Depression disproportionately strikes women and older persons. Hence, older women constitute one of the populations most strongly affected by depression. The psychology of depression has historically received considerable attention, particularly as a disorder with an impact on women. A number of factors identify the depression phenomenon as arising as much from social influences as from the structure of individual emotional lives. At the same time, the results of medical research and medical treatment suggest a physiological basis for many, if not most, of the symptoms of depression. Treatments for depression try, in some instances, to address those physiological factors. In other instances, treatments attempt to address the complex of cognitive, behavioral and social factors that may underlie depression. It may be that depression as a recognizable disorder reflects the interaction of several elements in ways that at least partially explain its prevalance among older women.
The incidence of depression is markedly higher among females
than among males. Studies vary in the actual numbers they yield, but women across age groups are apparently about two times more likely than males to suffer from depression (Brown & Harris, 1978). Because almost every study of depression conducted in industrialized nations reveals a substantial sex difference in depression, researchers believe that there actually is a difference in the population and not some widespread flaw in depression research (Weissman & Klerman, 1977). Women predominate as sufferers of depression regardless of whether a given study samples from an ostensibly "normal" population or from populations based in outpatient or inpatient treatment settings. It can only be assumed that the higher incidence among women results largely from a combination of cultural, social, economic, and perhaps physiological factors.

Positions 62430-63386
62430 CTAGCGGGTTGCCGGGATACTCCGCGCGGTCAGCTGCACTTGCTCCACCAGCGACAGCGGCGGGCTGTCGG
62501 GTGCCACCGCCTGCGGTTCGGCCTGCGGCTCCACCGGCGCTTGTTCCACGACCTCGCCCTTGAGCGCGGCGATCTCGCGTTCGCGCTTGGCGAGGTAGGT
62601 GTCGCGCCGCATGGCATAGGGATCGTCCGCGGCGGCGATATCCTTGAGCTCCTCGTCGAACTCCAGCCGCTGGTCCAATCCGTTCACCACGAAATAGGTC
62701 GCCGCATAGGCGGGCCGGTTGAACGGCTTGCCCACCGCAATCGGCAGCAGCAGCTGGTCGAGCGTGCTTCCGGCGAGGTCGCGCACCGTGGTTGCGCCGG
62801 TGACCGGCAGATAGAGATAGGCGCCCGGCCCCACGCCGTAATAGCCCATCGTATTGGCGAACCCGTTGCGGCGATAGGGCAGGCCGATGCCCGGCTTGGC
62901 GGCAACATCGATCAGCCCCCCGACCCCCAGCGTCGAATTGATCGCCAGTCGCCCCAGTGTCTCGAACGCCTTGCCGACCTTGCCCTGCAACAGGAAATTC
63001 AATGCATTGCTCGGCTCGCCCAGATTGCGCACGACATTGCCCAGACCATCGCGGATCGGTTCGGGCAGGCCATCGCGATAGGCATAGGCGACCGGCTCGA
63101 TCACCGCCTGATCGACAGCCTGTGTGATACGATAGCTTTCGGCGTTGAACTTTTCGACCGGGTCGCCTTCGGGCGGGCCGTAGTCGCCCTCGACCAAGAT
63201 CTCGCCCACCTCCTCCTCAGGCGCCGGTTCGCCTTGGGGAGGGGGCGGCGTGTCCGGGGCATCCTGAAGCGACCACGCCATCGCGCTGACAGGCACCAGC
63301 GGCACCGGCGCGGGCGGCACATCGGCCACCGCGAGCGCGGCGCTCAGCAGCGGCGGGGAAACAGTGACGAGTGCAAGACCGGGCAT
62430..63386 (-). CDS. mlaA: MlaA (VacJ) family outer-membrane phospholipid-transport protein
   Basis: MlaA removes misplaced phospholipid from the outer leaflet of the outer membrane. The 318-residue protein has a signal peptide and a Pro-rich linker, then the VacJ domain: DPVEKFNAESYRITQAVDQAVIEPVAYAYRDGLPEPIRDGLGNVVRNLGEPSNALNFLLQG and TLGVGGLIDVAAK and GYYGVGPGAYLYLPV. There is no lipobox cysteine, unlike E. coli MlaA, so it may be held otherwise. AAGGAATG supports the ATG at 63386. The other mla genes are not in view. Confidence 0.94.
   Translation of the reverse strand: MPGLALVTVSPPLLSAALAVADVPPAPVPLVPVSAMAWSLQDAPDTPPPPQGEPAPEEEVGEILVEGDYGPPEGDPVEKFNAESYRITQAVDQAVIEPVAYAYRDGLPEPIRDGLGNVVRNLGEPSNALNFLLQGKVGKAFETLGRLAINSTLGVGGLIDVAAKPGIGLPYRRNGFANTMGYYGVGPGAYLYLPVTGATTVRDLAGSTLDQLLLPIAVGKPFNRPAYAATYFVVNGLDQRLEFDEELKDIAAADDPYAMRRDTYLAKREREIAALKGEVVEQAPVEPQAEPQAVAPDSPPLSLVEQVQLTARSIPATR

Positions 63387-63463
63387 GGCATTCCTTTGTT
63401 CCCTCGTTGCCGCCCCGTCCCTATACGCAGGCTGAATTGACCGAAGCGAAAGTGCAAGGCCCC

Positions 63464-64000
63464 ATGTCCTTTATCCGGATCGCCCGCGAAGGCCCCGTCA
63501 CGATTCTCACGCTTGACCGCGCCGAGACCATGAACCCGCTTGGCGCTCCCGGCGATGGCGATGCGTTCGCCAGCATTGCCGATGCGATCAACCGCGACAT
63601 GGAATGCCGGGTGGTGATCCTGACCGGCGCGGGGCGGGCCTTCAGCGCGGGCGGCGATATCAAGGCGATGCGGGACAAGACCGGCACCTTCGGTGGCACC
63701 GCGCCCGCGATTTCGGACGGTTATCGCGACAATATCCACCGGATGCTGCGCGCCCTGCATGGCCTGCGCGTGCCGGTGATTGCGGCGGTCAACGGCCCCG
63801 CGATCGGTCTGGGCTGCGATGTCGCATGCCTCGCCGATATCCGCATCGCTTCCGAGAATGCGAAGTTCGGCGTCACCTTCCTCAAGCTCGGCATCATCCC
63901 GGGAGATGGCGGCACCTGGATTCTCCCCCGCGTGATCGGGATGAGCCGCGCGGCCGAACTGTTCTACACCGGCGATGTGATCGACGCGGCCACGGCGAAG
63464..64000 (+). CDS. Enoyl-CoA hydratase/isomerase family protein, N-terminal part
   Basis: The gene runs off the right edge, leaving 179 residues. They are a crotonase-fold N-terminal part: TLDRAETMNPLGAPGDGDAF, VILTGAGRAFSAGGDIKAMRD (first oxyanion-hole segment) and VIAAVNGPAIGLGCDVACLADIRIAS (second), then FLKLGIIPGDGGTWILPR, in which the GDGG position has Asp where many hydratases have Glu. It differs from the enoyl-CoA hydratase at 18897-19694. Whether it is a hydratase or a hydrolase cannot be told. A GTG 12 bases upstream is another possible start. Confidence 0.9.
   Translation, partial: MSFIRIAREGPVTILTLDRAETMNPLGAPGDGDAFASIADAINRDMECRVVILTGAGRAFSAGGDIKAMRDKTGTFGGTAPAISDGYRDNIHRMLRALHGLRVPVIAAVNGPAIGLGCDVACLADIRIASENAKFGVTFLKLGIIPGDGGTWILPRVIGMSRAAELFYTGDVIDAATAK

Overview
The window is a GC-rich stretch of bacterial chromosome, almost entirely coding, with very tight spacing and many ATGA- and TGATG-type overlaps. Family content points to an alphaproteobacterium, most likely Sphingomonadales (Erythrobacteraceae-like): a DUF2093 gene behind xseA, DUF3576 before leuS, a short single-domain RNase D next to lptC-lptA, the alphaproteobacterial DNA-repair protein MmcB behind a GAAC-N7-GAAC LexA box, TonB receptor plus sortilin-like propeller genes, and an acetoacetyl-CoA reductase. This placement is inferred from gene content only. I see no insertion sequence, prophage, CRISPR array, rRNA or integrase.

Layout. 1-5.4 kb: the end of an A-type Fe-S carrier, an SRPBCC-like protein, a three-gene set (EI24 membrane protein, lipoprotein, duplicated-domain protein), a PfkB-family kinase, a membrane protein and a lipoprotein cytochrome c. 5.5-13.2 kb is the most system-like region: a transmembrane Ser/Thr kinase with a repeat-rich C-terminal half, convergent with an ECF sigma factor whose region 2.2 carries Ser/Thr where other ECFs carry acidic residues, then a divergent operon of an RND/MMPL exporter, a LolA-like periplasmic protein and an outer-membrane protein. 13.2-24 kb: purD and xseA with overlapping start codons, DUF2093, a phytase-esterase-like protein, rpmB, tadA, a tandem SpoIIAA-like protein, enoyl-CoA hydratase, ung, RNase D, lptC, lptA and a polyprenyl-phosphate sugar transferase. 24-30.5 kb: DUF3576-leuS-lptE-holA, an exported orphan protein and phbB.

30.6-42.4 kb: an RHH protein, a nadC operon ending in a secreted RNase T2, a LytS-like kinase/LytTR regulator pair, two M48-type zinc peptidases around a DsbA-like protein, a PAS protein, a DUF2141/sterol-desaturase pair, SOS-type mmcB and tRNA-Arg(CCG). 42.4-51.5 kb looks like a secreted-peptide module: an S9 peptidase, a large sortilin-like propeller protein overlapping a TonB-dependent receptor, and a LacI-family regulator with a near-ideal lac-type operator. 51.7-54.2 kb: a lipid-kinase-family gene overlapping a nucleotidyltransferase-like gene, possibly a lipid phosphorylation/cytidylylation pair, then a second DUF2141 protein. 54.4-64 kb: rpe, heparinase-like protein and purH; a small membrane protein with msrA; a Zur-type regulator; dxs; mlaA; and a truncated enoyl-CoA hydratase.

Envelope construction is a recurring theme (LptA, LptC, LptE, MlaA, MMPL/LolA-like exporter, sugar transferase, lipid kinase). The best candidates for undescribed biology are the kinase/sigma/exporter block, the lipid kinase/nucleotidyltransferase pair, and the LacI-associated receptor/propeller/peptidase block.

There is a close relationship between d...